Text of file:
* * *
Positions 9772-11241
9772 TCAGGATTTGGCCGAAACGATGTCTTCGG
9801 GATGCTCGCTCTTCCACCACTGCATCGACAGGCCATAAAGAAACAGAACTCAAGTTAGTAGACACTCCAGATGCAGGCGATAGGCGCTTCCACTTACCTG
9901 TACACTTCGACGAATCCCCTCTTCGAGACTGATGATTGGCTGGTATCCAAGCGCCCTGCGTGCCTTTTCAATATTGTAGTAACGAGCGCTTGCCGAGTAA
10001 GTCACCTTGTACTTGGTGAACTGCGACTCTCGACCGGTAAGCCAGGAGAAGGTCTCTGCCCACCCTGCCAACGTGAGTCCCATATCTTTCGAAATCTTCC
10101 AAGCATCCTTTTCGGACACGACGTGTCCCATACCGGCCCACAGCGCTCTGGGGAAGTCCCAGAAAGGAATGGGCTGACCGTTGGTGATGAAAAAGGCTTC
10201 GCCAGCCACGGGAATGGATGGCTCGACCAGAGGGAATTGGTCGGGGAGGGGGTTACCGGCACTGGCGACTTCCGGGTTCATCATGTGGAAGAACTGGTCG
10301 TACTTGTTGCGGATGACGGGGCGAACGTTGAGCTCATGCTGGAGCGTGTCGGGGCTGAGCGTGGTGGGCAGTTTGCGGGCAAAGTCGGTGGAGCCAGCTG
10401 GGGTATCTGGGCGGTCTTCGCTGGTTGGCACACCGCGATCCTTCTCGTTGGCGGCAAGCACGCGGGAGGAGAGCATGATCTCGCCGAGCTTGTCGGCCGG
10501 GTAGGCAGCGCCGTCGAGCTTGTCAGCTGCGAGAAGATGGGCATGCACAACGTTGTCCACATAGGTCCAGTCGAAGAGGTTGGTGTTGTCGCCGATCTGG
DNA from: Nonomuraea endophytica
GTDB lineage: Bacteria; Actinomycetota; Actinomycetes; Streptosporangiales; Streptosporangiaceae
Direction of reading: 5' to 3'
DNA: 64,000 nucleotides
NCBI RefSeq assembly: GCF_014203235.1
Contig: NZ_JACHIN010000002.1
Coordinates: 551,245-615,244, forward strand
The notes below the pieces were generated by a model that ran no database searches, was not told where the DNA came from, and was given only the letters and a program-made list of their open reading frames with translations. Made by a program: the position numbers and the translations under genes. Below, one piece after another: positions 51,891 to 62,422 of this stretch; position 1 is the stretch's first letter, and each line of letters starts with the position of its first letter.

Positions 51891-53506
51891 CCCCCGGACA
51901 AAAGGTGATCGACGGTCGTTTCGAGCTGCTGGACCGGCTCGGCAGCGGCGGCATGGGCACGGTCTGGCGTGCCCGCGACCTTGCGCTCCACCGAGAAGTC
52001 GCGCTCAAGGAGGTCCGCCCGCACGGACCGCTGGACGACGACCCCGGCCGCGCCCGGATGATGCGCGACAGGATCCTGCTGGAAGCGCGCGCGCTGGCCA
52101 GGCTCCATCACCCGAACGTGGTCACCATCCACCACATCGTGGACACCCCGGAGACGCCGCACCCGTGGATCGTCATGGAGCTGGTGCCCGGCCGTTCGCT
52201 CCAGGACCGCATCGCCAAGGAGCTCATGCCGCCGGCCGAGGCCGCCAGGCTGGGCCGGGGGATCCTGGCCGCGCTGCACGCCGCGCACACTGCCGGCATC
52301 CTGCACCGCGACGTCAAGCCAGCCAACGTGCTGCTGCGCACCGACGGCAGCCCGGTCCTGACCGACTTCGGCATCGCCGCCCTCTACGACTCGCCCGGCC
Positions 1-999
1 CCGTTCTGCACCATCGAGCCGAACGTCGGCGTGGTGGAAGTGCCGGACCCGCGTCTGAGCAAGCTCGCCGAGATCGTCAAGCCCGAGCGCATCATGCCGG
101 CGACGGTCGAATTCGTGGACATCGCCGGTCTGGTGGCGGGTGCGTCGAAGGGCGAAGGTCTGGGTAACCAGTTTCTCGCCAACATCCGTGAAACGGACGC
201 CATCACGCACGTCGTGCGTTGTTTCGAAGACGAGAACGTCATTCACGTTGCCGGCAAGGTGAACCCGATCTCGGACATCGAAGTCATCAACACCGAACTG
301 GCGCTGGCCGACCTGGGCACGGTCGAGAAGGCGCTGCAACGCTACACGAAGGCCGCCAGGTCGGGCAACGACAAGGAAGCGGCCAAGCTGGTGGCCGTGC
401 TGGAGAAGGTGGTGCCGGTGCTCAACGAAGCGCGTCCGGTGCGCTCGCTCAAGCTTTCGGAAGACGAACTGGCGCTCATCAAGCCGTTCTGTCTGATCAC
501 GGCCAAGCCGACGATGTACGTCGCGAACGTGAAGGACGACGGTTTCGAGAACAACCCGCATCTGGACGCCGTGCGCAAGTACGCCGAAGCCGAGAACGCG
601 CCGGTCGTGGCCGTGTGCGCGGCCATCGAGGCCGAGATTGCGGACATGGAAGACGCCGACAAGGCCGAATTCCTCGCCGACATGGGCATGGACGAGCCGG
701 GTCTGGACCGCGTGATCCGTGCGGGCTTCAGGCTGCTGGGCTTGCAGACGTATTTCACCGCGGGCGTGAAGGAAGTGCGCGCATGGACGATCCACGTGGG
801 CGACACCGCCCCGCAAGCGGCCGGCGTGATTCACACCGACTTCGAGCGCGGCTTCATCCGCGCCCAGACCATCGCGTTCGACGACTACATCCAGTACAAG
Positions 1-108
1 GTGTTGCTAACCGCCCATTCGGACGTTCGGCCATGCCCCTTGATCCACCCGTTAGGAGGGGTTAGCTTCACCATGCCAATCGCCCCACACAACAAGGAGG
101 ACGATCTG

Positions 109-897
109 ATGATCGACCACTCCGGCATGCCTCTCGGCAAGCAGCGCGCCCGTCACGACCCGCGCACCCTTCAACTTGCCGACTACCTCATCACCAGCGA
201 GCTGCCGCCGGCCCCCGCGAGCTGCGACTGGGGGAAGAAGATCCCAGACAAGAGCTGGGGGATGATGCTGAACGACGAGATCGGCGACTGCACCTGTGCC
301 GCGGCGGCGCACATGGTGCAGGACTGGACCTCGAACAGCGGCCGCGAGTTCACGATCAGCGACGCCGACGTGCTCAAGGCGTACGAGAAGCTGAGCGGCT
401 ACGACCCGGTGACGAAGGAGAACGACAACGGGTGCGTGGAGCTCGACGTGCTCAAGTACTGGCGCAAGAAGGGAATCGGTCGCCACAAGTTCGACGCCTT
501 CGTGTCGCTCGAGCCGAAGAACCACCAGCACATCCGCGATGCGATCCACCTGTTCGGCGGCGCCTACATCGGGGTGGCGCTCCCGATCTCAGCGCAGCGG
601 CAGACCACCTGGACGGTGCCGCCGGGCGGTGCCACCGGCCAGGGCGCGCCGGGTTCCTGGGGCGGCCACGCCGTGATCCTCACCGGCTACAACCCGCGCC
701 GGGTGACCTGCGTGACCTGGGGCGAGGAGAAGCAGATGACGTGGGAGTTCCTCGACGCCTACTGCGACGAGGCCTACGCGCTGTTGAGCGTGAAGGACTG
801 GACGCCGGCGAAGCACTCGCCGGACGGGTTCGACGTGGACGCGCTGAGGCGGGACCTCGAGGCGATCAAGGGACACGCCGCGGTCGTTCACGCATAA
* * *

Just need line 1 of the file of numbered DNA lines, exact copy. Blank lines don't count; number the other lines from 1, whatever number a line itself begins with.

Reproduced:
Positions 9772-11241